Unless you are a cloud pundit or a financial analyst, the announcements at Salesforce’s huge Dreamforce conference this week seemed rather bland. There was a definite emphasis on practical results and customization. While not earth shattering, the back-to-basics mode was refreshing and could be very powerful.
The big headline was that Salesforce announced Google as a new preferred cloud partner, and Google will help Salesforce expand its cloud, particularly internationally. But one of the points of cloud is that cloud is cloud. Customers shouldn’t care what cloud their apps are hosted on, once it meets basic requirements for security and performance.
Salesforce seemingly announced precious little for the customer. The biggest news was the addition of customizable versions of major Salesforce apps. They all share similar branding, simply adding the word “My” to the beginning of the app. Think “MyTrailhead,” “MyLightning,” etc. The basic change is that with “My X” you can add your own logo, colors, and layout to the existing apps. And, you can upload those experiences as apps in the app store. One example is that phone giant T-Mobile created a T-Mobile-branded version of Trailhead, Salesforce’s onboarding and training community, exclusively for T-Mobile sales personnel.
The main emphasis of all the “My X” presentations was around ease of use. The mantra, as has often been the mantra at Salesforce, was “clicks not code.” Meaning that all changes made to websites, apps, and dashboards are done declaratively instead through program coding.
It is easy to yawn at this. Never in the history of tech has someone declared that their software was difficult to use or required hardcoding.
It is easy to say that Salesforce might be out of new ideas. For years, Dreamforce was host to major announcements around trends such as artificial intelligence (AI), app design, and the Internet of Things (IoT). Putting your logo and company colors on an app doesn’t seem like that big of a deal.
However, another way to think about it might be that Salesforce is choosing to consolidate its gains and let its user base take a deep breath. Making smaller, useful changes that have been requested by the user base may not drive headlines, but it drives satisfaction and makes the platform more valuable.
Recent Dreamforce announcements have come fast and furious with much fanfare. Salesforce co-founder Parker Harris has in previous years dressed as Einstein, a super hero, even a bear to announce major steps forward for the platform. It was even noted on stage that Parker was wearing a suit this year. No bells. No whistles. Just a demo about customization.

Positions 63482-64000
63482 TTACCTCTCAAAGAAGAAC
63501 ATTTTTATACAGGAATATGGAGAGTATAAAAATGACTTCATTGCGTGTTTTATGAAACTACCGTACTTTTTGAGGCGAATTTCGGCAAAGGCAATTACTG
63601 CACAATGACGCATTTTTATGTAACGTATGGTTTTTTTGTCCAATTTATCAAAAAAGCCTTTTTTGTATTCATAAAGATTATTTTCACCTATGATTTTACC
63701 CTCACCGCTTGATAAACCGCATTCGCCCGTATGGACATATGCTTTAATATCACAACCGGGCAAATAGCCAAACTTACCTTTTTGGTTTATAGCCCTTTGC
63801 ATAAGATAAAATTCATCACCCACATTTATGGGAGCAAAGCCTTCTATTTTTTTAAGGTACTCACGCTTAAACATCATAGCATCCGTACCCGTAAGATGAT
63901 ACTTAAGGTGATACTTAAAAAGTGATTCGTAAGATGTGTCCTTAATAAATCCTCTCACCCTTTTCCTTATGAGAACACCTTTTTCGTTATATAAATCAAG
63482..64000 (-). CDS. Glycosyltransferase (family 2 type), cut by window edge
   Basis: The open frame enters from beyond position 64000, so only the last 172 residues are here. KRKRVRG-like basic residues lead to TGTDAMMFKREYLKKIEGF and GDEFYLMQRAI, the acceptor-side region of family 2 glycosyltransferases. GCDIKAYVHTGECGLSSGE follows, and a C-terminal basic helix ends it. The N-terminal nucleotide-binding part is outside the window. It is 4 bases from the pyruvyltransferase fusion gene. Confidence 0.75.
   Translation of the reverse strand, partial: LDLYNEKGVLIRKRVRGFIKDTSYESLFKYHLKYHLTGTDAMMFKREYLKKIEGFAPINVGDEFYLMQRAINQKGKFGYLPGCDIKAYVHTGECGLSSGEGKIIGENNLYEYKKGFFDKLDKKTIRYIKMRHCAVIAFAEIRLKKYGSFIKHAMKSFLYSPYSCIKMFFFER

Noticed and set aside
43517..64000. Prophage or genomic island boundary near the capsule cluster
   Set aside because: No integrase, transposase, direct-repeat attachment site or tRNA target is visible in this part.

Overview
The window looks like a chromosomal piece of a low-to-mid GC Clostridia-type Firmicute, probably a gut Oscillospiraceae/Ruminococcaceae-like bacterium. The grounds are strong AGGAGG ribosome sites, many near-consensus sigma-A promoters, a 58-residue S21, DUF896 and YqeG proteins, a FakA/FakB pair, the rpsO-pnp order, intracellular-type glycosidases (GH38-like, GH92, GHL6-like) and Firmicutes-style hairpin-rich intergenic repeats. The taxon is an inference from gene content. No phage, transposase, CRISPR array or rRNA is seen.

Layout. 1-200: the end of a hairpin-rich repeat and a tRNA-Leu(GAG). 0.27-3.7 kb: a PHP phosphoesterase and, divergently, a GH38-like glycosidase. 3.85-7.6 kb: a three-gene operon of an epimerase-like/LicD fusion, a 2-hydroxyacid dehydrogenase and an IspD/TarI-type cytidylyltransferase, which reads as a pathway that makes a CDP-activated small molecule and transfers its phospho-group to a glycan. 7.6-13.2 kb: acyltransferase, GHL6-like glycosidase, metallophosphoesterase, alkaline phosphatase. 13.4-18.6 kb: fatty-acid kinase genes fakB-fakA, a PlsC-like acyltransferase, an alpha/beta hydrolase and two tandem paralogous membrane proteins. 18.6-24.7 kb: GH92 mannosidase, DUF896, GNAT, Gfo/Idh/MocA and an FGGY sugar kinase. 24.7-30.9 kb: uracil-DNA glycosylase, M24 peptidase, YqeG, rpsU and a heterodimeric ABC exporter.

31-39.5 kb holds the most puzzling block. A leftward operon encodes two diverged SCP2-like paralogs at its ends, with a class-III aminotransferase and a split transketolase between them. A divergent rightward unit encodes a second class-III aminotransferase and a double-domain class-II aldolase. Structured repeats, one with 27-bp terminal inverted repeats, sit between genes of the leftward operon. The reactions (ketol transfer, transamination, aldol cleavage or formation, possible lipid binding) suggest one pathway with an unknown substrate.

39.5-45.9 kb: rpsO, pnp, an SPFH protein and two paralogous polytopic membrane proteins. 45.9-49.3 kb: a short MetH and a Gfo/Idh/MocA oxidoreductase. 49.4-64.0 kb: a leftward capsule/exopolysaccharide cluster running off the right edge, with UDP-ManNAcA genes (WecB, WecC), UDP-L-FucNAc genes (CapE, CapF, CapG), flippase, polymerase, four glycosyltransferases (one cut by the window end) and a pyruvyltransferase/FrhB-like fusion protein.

This was likely refreshing to the user base. While there wasn’t a giant announcement of a new app or part of the platform, the pace of change has been huge in recent years. Just as one example, Einstein has 16 new pilots and features since its introduction last year. Einstein is already making 475 million predictions per day. Multiply that across the platform and the rate of change is enormous. It would be incredibly easy for Salesforce, which has a reputation for ease of use compared to competitors, to become just another piece of complicated enterprise software.
In fact, in many ways, emphasizing customization as the major set of announcements for this Dreamforce is just catching up to the existing community. Customization is already a major part of the Salesforce platform. Eighty percent of all records in the Salesforce platform are on custom objects. If customization is the norm, it is only a good strategy to emphasize the ease of those customizations. For example, the new MyEinstein offering will allow users to build their own analytics and ask Einstein to make predictions and forecasts based on existing data. MyEinstein could be used to predict customer attrition, the likelihood of a deal to close, and was even shown to predict dropout rates of college students. This can all be done “under the hood,” without any need for any models to be created by the users.
A Practical Focus
At the base of these announcements is something technology companies often forget to focus on—the practical use of their products to conduct business. Not the potential of those products, but the actual day-to-day use of those products to conduct business.
Truthfully, this is where we are with a lot of new technologies, especially AI and machine learning. Every software provider says it now has AI in its software. We’re in a new phase. The flashy announcements around AI are over and putting it to work to get results is the new flash.
Of course, at its heart, Dreamforce is a user conference. Salesforce was preaching to the choir. That is why, on the surface, the announcements might seem dull. But the choir is who Salesforce is supposed to be preaching to. If the new “My X” offerings produce the ease of use, customization, and practical results promised, it might be more valuable than announcing yet another big headline offering.